What recovery looks like – A person with a mental or emotional disorder who is in “recovery” lives a normal life and aren’t affected by their disorder. They look and act normal. At the least, they have stable relationships, a steady job, a place to live, a regular diet, cleanliness, and regular mental health check-ins. Recovery is maintained when the person pays attention to themselves to notice if the symptoms are starting, and then takes action to stop the symptoms.
Recovery is like the alcoholic who stops drinking–they still have an addiction, but they stop using.
What your child will need to sustain recovery as an adult:
INSIGHT + STABILITY + RESILIENCE
Insight allows a child to recognize they have a problem, and choose to act to avoid the problem. If insight is not possible, they need a toolbox of options that help them to respond appropriately, instead of reacting to chaotic messages in their brain. Knowing and admitting they have a problem, or knowing techniques for avoiding problems, are very powerful skills they need as adults.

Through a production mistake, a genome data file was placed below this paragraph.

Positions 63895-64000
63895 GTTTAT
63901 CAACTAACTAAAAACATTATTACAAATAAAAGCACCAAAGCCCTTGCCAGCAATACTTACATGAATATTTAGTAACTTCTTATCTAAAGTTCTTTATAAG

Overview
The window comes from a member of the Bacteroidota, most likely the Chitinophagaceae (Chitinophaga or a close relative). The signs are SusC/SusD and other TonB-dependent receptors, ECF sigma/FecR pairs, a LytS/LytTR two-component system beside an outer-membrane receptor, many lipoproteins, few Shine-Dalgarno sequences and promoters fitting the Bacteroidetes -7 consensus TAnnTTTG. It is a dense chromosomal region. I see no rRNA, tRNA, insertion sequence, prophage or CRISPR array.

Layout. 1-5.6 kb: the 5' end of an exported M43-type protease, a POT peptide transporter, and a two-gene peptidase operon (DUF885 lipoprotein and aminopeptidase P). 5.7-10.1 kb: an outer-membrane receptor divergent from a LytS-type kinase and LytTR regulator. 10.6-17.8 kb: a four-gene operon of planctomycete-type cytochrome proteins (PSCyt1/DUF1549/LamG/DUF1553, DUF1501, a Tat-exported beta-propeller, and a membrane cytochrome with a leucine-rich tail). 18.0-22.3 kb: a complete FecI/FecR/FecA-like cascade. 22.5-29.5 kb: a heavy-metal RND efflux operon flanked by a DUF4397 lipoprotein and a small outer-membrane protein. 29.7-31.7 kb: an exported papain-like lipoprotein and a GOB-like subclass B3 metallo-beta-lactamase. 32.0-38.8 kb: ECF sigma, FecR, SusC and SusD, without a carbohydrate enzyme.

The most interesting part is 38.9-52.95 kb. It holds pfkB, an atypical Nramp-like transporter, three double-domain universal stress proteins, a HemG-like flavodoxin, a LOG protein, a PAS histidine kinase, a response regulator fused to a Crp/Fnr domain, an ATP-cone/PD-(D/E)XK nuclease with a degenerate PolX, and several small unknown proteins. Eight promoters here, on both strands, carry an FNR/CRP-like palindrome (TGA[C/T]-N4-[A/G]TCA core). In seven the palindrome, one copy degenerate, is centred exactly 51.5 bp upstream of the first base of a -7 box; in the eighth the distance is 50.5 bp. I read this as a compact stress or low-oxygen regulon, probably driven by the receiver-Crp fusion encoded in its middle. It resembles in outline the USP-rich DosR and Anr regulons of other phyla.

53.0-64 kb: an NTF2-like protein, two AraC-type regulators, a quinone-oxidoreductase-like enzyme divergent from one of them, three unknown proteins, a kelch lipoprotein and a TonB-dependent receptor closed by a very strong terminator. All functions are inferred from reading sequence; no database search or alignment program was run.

Your child is like a boat that’s easier to tip over than most other boats; any little wave will capsize them, and everyday life is full of waves, big and small. Your job is to notice when the troubled child is starting to capsize and show them how to right the boat, or if that doesn’t work, how to use the lifesaver. Eventually, your child will learn how to sense when trouble is coming on, avoid the thing that causes problems, and ask others for help. Sense it. Avoid it. Ask for Help.
Troubled children have a much harder time bouncing back from problems. They have extreme responses to simple disappointments like breaking a toy, or poor grades, or something as serious as the parents’ divorce. Some even fall apart in joyous times because the emotional energy is too much! You must be acutely aware of this–they will not get back on track by themselves. Don’t worry that helping them will spoil them or “enable” them. Eventually they will learn from you how you do it.
“…We are all born with an innate capacity for resilience, by which we are able to develop social competence, problem-solving skills, a critical consciousness, autonomy, and a sense of purpose.”
“Several research studies followed individuals over the course of a lifespan and consistently documented that between half and two-thirds of children growing up in families with mentally ill, alcoholic, abusive, or criminally involved parents, or in poverty-stricken or war-torn communities, do overcome the odds and turn a life trajectory of risk into one that manifests “resilience,” the term used to describe a set of qualities that foster a process of successful adaptation and transformation despite risk and adversity…” http://www.athealth.com